Making Latkes

Home Forums Kosher Cooking! Recipes Chanukah Recipes Making Latkes

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    Joe Schmo

    The best latkes are golden and crunchy on the outside, soft and tender on the inside, and perfectly seasoned.

    Latkes are traditionally eaten at Chanukah, but they’re a treat anytime you crave crispy, savory potato pancakes. Latkes are traditionally made from potatoes and onions, but many recipes call for shredded sweet potatoes, apples, carrots, garlic, parsnips or zucchini. Just be sure that the majority of the mixture still consists of potatoes; other vegetables do not contain enough starch on their own to make the mixture stick together.

    Treat Your Potatoes Right

    For best results, use russet potatoes. This variety is high in starch, and the starch is necessary to form pancakes that don’t fall apart. Most people choose to peel the potatoes before making latkes, but this is entirely a matter of taste. If you do peel them, put the potatoes in water between peeling and shredding to prevent them from oxidizing and discoloring.

    Just Grate!

    Have the onions and any other veggies trimmed and peeled, have a piece of cheesecloth ready and waiting, and measure out the other ingredients your recipe calls for: matzo meal or flour, baking powder, eggs, cheese and seasonings.

    If you have a food processor with a shredder attachment, this will make the process go faster, but a good old-fashioned hand-held grater will perform the job just fine.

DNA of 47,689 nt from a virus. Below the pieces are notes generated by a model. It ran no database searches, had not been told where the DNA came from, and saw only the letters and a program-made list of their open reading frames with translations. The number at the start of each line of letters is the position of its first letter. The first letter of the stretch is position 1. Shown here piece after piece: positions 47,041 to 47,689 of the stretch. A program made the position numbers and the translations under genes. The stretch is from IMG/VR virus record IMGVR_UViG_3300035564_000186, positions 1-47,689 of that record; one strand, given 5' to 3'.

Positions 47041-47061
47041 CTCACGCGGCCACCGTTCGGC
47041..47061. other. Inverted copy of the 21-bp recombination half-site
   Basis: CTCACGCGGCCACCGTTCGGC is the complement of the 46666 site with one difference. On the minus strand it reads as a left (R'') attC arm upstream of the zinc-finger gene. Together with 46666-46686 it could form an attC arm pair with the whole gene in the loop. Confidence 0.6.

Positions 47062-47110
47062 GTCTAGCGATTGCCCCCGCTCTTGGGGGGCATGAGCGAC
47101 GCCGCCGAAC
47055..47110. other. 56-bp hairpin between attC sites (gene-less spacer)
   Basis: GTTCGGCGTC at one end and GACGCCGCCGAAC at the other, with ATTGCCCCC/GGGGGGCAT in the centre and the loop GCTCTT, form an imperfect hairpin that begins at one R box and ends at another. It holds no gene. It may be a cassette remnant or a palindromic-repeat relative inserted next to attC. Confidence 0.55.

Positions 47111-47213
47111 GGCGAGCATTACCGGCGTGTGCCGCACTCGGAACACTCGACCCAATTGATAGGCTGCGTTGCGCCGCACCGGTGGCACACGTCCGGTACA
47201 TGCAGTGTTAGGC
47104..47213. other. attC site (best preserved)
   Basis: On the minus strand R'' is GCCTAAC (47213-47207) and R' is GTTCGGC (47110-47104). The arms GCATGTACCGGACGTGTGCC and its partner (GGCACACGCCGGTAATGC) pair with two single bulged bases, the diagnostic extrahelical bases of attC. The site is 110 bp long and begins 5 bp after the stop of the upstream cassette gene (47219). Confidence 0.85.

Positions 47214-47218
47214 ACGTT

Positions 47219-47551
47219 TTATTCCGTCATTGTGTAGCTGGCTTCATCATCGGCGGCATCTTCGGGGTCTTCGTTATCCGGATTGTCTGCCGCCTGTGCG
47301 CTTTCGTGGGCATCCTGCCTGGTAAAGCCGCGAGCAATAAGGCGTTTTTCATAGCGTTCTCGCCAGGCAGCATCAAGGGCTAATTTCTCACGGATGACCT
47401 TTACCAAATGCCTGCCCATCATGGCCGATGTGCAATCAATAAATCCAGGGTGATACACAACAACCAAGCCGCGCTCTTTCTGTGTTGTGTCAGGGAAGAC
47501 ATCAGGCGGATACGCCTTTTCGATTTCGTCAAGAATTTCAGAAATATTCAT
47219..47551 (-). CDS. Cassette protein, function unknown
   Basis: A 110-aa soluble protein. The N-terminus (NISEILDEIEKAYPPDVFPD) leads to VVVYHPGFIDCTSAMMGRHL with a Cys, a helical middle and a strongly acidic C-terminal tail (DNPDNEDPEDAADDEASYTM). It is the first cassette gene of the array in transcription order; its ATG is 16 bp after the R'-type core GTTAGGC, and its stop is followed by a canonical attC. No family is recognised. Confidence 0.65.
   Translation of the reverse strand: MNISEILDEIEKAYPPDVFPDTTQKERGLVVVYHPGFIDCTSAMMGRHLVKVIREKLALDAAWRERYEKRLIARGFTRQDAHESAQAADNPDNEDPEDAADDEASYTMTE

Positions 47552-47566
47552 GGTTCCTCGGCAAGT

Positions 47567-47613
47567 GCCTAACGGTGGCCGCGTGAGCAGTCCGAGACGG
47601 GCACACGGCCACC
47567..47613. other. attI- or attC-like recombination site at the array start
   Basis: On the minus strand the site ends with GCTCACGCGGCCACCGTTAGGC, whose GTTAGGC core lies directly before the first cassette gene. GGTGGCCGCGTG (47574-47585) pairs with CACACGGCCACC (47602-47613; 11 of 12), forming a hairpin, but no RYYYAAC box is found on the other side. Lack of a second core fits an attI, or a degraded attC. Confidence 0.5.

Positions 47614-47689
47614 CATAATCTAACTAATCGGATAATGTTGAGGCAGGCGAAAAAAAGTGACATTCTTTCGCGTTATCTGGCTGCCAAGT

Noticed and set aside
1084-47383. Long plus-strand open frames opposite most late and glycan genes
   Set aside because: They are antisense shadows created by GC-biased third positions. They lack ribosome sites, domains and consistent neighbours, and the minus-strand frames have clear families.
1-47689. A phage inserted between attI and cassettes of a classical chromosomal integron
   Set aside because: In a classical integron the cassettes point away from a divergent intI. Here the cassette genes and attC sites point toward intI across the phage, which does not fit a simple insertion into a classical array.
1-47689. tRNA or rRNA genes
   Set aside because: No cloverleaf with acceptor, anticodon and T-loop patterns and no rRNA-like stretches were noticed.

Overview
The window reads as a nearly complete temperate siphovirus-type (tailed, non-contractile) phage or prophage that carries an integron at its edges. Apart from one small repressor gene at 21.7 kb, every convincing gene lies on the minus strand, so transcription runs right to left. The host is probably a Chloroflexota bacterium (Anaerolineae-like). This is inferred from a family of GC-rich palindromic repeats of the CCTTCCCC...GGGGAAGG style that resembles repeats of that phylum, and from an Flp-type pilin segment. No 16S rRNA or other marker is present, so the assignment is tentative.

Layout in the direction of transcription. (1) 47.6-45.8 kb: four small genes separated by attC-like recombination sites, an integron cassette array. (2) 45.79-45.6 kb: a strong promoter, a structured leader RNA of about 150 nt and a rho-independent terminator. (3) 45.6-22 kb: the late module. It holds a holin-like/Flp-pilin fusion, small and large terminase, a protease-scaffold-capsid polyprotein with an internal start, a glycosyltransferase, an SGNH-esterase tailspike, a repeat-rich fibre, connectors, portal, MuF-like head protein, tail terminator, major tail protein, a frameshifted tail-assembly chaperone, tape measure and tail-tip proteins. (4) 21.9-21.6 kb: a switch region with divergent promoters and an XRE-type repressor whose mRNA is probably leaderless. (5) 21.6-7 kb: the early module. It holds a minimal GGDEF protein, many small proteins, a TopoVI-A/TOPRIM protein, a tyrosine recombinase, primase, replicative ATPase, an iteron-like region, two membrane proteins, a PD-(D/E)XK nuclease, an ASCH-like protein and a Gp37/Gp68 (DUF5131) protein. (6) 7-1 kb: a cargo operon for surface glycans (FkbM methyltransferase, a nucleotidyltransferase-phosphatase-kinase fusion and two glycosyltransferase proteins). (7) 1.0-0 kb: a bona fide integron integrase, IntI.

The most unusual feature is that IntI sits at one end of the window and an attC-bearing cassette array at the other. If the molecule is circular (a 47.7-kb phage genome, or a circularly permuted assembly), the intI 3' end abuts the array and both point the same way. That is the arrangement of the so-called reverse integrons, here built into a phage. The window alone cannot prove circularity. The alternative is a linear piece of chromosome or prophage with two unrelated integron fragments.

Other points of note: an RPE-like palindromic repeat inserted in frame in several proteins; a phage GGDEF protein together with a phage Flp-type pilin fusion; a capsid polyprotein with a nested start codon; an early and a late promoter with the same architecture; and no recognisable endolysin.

Alternate the potato with the onion and other vegetables while you shred in order to keep the potatoes from oxidizing too quickly.

    If you want lacy latkes with rough, crispy edges, shred those potatoes coarsely. If you prefer denser latkes with smooth edges, use the fine side of the grater.

    Squeeze your Spuds

    Wet, juicy potatoes make for soggy, greasy latkes that fall apart in the pan because wet items will not brown well in oil. The potatoes need to be dry and the oil needs to be good and hot so that the exterior of the latke will quickly sear to a crispy finish and prevent the pancake from absorbing too much grease.

    To squeeze out the potato mixture, place it in a piece of cheesecloth and squeeze it.

    When you cannot get any more liquid out, open up the cheesecloth, stir the mixture around a little, and then squeeze it some more.

    Empty the contents of the cheesecloth into a mixing bowl and mix in the remaining ingredients.

    If you’re using matzo meal, let the mixture sit for a few minutes in order to allow the matzo to soak up any remaining liquid.

    Fry Away

    If you don’t have a deep-fat thermometer, you can test the temperature of the oil by dropping a small amount of latke mixture into the pan. If it turns golden brown within one minute, the oil is ready.

    Form the latkes by carefully placing spoonfuls of the mixture into the hot oil, then flattening the mounds with a spatula.

    Fry until nicely browned on the bottom, then flip the latkes with a spatula and brown the other side.

    Drain the latkes on paper towels and serve them immediately, if possible.

    If you aren’t able to serve them right away, keep them in the oven at 200 degrees F (95 degrees C) on a cooling rack placed over a cookie sheet. To keep them nice and crispy, don’t stack them or cover them.

    Serve hot latkes with applesauce and sour cream.

    Latke Troubleshooting:

    The latkes are too greasy

    The oil is probably not hot enough. Allow it to come back up to temperature between batches of latkes. Fry latkes in small batches: crowding the pan will bring down the temperature of the oil, and it may not get hot again fast enough to prevent the pancakes from absorbing lots of oil.

    The latkes fall apart